May 5, 2017 – for HYPERALLERGIC:
For the past five years, the group Macao has run a thriving, radical arts center out of a former slaughterhouse in Milan. Now the city council wants to evict them.
MILAN — This city has transformed over the last 10 years, largely due to property development ahead of the international Expo of 2015, which featured over 130 national pavilions dedicated to the theme of food. The event met with widespread criticism even before it opened, not least because its curator, Germano Celant — a stalwart of the Italian art scene, responsible for the promotion of the Arte Povera movement in the 1970s — took a stipend of €750,000 (~$815,000), which many saw as excessive. This reflected the wider internal contradictions of an event that was ostensibly dedicated to issues of food scarcity and abundance (under the title “Feeding the Planet, Energy for Life”), yet, far from sustaining the planet or even its host city of Milan, appeared to be nothing more than a vast profit-making opportunity. Entrance tickets cost €40, and the food offered inside by participating nations cost more. Beyond the prohibitive expense of the expo itself, activists in Milan protested the government’s use of the project as an excuse to redevelop and gentrify vast swathes of the city. Contracts for the developments went mostly to large multinational corporations, such as Hines, a firm whose motto is “Intelligent Real Estate Development” and whose global headquarters is located in Houston, Texas.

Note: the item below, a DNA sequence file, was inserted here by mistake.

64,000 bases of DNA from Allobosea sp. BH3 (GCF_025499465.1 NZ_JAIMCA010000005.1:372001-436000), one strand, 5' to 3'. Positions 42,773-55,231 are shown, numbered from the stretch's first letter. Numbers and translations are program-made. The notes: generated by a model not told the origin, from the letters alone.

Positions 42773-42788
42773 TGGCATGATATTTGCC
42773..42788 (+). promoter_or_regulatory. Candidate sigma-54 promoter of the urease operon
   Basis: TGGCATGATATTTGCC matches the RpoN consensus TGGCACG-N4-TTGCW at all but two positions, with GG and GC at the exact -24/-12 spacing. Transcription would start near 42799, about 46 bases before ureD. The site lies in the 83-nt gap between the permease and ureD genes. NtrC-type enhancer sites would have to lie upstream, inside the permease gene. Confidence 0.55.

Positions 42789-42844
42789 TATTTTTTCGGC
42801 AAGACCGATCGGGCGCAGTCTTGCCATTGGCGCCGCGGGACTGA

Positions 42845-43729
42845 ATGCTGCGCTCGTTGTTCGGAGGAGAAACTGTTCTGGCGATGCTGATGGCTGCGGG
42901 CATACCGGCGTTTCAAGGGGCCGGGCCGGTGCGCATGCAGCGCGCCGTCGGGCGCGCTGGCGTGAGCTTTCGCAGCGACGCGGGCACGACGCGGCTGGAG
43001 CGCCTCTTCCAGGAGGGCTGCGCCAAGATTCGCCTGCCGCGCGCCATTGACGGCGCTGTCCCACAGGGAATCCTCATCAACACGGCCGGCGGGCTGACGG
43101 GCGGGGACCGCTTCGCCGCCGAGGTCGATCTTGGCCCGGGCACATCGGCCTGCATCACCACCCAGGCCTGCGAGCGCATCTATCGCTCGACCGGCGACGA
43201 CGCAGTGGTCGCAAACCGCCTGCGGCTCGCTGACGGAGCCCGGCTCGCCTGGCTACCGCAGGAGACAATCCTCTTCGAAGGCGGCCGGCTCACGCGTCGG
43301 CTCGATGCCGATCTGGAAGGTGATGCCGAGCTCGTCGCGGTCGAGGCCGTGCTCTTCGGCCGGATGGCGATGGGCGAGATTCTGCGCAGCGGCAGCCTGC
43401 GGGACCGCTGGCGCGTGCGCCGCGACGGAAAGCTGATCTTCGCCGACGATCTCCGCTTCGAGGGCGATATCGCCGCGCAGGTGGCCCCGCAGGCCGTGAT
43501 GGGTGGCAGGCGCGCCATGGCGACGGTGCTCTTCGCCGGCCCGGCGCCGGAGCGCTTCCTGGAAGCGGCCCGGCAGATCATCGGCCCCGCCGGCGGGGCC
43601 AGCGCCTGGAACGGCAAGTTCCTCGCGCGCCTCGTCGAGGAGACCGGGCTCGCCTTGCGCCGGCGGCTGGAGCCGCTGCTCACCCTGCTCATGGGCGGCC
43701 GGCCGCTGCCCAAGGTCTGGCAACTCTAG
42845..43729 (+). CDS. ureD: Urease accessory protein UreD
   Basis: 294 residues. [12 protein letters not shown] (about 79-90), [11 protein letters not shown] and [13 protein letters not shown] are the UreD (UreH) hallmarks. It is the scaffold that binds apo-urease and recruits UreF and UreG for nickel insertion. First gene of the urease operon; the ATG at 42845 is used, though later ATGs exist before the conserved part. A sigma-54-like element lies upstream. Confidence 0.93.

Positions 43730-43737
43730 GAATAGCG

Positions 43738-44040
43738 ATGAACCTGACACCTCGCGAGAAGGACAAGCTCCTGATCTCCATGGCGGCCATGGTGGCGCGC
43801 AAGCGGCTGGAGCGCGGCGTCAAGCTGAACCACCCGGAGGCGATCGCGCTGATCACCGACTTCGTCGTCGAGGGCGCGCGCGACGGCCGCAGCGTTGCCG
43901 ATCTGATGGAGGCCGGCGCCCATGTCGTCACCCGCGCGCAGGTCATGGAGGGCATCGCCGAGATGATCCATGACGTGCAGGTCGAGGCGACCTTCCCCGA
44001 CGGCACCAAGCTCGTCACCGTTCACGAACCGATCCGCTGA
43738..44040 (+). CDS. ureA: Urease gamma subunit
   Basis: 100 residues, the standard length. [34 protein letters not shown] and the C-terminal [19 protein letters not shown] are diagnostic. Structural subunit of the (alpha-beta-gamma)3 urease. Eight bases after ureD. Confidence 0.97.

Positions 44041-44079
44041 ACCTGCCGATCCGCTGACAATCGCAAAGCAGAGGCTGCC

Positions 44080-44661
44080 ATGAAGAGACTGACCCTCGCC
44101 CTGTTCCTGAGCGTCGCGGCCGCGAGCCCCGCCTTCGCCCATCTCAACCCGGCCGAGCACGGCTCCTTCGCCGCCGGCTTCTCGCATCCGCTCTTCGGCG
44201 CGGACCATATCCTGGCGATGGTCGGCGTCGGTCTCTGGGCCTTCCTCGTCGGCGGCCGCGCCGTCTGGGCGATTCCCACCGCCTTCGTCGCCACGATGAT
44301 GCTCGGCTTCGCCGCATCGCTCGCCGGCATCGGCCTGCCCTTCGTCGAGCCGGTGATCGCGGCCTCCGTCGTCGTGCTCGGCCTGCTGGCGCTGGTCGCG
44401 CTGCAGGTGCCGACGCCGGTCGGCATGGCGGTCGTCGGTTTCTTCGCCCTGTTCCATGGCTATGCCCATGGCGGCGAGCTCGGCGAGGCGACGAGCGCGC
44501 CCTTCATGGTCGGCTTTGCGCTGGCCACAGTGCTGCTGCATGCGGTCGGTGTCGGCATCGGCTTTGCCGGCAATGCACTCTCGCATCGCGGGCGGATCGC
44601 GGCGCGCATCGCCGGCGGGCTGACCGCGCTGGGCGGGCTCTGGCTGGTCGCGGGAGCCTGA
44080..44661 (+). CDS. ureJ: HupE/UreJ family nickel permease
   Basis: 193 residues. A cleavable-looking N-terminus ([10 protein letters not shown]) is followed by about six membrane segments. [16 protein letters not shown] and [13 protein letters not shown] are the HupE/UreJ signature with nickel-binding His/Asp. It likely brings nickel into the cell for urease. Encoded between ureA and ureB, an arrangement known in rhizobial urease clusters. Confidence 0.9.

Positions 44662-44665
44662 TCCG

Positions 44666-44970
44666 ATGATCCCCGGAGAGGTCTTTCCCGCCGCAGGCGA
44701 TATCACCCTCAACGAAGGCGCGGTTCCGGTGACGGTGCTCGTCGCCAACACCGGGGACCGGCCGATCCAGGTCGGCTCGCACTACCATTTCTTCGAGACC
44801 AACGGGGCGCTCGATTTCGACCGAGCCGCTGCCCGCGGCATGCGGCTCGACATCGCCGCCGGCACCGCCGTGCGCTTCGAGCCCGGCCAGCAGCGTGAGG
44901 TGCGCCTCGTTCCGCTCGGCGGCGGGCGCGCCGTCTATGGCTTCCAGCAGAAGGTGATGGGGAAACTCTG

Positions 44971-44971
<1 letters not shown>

But the remaking of Milan — and the contestation of it — goes back to a time before the Expo. In 2003, architect Stefano Boeri, who was on the Milan city council at the time, undertook a development project in the Isola neighborhood as part of a wider planning scheme by the city council in conjunction with real estate investors including Hines. The development threatened the existence of a recreational and play area. In response, a group of activists, artists, and even local artisans occupied a former warehouse named the Stecca, managing the Isola Art Center on its second floor. In its brief life as a museum, the Stecca had hosted 27 exhibitions involving over 200 local and international artists, among them Ian Tweedy and Tania Bruguera. In 2007, however, the Stecca was cleared and destroyed. In its place, Boeri built Bosco Verticale (Vertical Forest), a set of luxury residential towers with tree plantings on large balconies on each of its levels. This novel solution certainly presented green spaces, but not ones that local residents could enjoy, unless they happened to inhabit one of the “forest’s” luxury apartments…
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